This is a brief guide to freezing mangoes. Learn how to freeze and thaw mangoes, what to expect from the process, and the best ways to use frozen mangoes.
Too much mango on hand and wondering whether to freeze the leftovers? Can mango be frozen?
Mango freezes well. After thawing, it becomes softer and a bit mushy, so it works best in smoothies, cooked dishes, and baked goods. To freeze fruit, cut into wedges, pre-freeze on a cookie sheet, and transfer to a freezer bag for long-term freezing.
That’s the short version, but there’s a lot more to it, as you can imagine.
Here’s what we cover next:
- how well mango freezes
- freezing the fruit step by step
- how to defrost mango
- ways to use frozen mango
- additional questions about the process
Interested? keep reading
Does mango freeze well?
Mangoes freeze well. Like most fruits, they lose some water and become mushy and a bit mushy after thawing. So using a frozen and thawed mango in a salsa, fruit salad (or any salad, for that matter), or eating it as a snack is not a good idea.
That being said, thawed soft mango works perfectly well in smoothies, cooked dishes (eg soups, stews, etc.), and baked goods. And this is how I recommend you use it.
(I’ve added a list with links to sample recipes in a later section to get you started.)
Plus, you’ve probably seen frozen mango chunks in the refrigerated section of your favorite grocery store, so you know it’s okay to freeze the fruit.
Now, a ripe mango only lasts a few days, so if you can’t use yours soon, freezing is your best bet. And speaking of which, make sure the mango you’re freezing is ripe. If not, wait for it to mature.
Related: How long is the handle?
In general, if you can find at least one recipe where you can use frozen mango or adapt one from your current repertoire, you’re good to go.
Now is the time to go through the process step by step.
How to freeze mango
This is how the mango is frozen:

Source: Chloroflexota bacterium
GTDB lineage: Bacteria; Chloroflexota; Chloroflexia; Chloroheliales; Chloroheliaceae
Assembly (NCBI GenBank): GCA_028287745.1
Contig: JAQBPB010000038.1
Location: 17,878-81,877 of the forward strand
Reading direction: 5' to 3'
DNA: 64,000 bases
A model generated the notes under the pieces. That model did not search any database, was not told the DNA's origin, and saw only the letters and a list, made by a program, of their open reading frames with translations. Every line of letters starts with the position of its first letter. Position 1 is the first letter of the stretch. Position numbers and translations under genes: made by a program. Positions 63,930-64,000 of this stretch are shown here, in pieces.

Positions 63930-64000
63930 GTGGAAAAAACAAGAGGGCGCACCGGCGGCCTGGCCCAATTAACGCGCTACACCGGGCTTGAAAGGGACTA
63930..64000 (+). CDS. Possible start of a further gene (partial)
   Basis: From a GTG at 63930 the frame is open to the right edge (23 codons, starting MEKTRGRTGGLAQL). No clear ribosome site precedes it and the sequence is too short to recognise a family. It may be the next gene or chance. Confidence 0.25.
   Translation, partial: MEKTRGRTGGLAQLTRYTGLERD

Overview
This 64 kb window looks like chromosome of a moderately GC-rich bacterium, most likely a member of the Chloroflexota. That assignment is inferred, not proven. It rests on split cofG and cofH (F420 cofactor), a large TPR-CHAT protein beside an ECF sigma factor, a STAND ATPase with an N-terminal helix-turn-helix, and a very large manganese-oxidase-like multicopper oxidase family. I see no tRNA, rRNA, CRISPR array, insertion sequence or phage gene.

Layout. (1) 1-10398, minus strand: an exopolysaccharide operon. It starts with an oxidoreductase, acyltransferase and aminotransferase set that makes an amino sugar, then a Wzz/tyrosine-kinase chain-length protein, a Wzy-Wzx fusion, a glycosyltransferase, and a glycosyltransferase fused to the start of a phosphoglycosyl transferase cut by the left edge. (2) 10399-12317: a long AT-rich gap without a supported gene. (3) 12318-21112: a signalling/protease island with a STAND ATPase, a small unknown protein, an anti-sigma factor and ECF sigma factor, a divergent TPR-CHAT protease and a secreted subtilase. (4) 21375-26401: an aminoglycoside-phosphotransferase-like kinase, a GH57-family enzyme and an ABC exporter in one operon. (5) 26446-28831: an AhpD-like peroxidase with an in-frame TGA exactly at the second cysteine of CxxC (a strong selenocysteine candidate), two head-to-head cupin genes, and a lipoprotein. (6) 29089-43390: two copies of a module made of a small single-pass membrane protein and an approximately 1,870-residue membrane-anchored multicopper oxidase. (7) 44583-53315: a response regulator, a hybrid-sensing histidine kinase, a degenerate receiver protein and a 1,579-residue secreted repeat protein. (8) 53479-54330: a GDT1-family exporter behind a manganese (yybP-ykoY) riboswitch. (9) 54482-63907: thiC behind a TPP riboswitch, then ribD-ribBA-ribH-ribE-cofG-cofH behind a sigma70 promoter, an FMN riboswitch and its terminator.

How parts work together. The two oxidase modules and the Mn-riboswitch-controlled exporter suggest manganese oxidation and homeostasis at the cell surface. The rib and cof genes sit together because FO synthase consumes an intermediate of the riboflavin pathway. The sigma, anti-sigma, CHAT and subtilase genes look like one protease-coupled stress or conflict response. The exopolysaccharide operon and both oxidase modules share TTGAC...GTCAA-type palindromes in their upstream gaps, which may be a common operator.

- Homework. Wash the mango and cut it into pieces. The size is up to you, and it doesn’t really matter in most cases. If you already know how you’re going to use the mango after you thaw it, cut it in a way that makes sense for the dish.
- Pre-freeze. Take a cookie sheet and line it with a silicone mat or parchment paper (or skip this step if you don’t mind scraping up the bits). Next, roll out the mango chunks in a single layer so there are no lumps (something sticky is fine, you can fix that later). Once this is done, toss the cookie sheet into the freezer for 2 to 4 hours, or until the fruit pieces are frozen.
- Transfer. Take the tray out of the freezer, separate the pieces that were frozen with a spatula and transfer everything to a freezer bag. Squeeze out the air and seal the bag well. If you find it helpful, please label the bag with the name and date for future reference.
- Freeze. Put the bag in the freezer.
That’s all. The entire process is super simple and takes only 10-15 minutes of uptime to complete.
Now, you may have some additional questions about the effort. Let’s cover those.
How long does frozen mango last?
Mangos last indefinitely in the freezer, but you should use them within six months for the best quality.
Of course, nothing bad will happen if it stays frozen for a longer time, but it will gradually lose quality like all frozen foods. And that’s why it’s good to have a period to aim for.
If your mango is frozen for an extended period, such as over a year, consider using it in a dish where you’ll hardly notice it. A shake with lots of other ingredients is a great candidate for that.
Is prior freezing necessary?
Of course not.
Pre-freezing allows you to freeze all the chunks together and retain the ability to grab as many as you need. That’s very helpful if you don’t have a plan for how you’ll use the frozen fruit.